Germany, Norway issue warnings on children's smartwatches
Adults trying to hinder kids' use of technology isn't a new concept. From banning laptops for note taking to confiscating phones before class, it's not uncommon to see adults seem paranoid about new types of tech, especially connected devices. But sometimes — it's warranted.
Recently, Germany's Federal Network Agency (FNA) called foul on smartwatches that worked as listening devices — specifically those worn by children between the ages of 5 and 12, and used by parents, in particular, to eavesdrop on their kids while at school. The German regulating body said that parents would listen in on classes and teachers without consent.
The FNA says use of devices, like this, are not allowed in Germany — specifically objects that act as telecommunications devices, but mimic the shape of something else. A smartwatch that works as a transmitter would fall, presumably, in this category.
These special watches, work like a baby monitor — allowing someone to tap into the device and listen in to anything happening around it. And people are being asked now to not only keep an eye out for these particular smartwatches — but destroy them, and then send proof back to the FNA.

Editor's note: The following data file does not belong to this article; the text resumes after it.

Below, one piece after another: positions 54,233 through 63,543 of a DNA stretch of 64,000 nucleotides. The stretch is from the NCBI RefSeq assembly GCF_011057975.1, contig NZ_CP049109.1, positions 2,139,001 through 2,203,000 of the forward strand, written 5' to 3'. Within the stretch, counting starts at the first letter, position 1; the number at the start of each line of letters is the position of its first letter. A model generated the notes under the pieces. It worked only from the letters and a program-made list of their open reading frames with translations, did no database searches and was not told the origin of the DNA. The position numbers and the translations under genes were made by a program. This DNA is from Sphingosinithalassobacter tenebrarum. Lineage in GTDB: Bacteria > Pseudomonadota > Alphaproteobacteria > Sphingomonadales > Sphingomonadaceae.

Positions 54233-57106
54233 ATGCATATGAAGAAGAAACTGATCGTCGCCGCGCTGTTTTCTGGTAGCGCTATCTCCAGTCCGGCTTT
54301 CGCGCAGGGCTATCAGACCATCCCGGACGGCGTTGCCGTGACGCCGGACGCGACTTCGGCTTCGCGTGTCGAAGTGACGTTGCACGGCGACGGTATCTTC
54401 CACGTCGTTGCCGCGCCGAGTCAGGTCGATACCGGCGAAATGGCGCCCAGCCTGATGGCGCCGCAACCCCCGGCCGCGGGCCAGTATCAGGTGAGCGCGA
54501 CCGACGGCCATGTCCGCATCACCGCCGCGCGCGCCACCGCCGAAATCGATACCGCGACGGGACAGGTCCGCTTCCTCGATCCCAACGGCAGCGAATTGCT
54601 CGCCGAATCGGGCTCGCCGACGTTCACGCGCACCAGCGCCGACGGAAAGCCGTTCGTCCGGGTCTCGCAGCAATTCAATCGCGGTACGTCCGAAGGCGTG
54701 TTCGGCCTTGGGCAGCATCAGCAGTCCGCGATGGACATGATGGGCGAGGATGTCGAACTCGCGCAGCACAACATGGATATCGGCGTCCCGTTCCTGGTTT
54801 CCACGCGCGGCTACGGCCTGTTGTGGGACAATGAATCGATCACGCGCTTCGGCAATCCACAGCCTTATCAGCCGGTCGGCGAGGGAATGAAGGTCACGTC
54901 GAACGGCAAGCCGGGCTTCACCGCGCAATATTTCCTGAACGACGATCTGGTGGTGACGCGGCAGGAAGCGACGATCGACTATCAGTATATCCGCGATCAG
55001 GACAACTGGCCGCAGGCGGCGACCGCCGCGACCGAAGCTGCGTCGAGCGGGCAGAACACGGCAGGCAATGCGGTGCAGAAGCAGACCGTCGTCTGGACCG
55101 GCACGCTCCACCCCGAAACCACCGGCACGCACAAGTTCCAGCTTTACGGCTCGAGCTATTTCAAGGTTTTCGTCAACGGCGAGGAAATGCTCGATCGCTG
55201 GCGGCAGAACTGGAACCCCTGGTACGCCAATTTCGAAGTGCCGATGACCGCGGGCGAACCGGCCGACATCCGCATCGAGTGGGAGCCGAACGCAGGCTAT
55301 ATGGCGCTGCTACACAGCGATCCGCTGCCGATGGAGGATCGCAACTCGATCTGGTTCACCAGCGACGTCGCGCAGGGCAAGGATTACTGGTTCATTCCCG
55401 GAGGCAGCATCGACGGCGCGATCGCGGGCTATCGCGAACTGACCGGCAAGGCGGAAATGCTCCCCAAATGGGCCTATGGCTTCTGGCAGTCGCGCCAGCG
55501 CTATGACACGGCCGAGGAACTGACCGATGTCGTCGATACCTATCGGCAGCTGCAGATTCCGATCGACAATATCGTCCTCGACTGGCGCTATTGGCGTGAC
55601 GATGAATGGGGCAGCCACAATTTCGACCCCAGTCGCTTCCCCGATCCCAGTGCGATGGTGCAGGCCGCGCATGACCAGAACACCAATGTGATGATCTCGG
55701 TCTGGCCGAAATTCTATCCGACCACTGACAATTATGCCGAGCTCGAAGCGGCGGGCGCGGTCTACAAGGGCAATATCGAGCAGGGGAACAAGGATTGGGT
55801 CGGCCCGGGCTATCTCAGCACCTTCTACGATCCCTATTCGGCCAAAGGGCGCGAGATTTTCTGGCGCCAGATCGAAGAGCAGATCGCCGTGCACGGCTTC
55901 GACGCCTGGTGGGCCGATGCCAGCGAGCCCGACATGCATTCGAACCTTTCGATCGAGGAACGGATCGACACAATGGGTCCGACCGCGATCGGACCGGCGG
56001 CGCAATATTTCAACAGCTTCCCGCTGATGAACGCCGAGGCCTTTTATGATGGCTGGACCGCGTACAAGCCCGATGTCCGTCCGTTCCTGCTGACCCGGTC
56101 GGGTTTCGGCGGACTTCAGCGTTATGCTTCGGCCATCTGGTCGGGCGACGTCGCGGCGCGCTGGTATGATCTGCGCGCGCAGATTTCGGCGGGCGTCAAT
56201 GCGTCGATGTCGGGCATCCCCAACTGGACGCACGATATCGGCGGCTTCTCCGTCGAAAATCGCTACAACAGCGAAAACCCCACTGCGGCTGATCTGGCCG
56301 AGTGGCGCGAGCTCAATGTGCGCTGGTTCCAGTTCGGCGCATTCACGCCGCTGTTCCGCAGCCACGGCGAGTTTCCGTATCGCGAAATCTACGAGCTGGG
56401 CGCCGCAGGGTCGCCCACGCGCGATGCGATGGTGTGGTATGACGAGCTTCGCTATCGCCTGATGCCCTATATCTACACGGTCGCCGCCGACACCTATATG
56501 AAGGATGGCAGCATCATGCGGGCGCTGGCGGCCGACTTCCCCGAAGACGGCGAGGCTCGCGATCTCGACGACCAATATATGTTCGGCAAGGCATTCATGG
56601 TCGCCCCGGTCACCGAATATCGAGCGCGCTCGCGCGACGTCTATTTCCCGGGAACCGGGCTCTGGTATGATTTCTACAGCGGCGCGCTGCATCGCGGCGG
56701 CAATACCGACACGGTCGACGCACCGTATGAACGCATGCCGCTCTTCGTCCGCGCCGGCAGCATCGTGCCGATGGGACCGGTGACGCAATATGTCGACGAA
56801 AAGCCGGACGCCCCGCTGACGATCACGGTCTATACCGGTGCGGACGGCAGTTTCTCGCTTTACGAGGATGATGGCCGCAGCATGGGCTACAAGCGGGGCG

Germany's not alone in worrying about children's smartwatches. The Norwegian Consumer Council (NCC) had the same type of reaction a full month before the FNA, issuing a report about security concerns around the devices. The NCC noted that smartwatches — besides acting as listening devices — can also transmit the location of a child — presumably to parents — but have security flaws which could open that information up easily to others.
A child's toy can be hacked — just like this brand of teddy bears earlier this year. Parents would record messages for their children and the bear would play them back. That is, until hackers held those messages for ransom.
Connected devices are always at risk of compromise — only secure enough as their strongest link to the internet. That's why, the NCC in its report suggested parents use some caution before kitting out their littlest ones with any smart gadget.
"As products that are marketed toward parents in order to ease their worries, it is cause for concern that functions such as geofencing and SOS buttons are unreliable or simply do not work," they wrote in their report. "Any consumer looking for ways to keep their children safe and secure might want to think twice before purchasing a smartwatch as long as the faults outlined in these reports have not been fixed."
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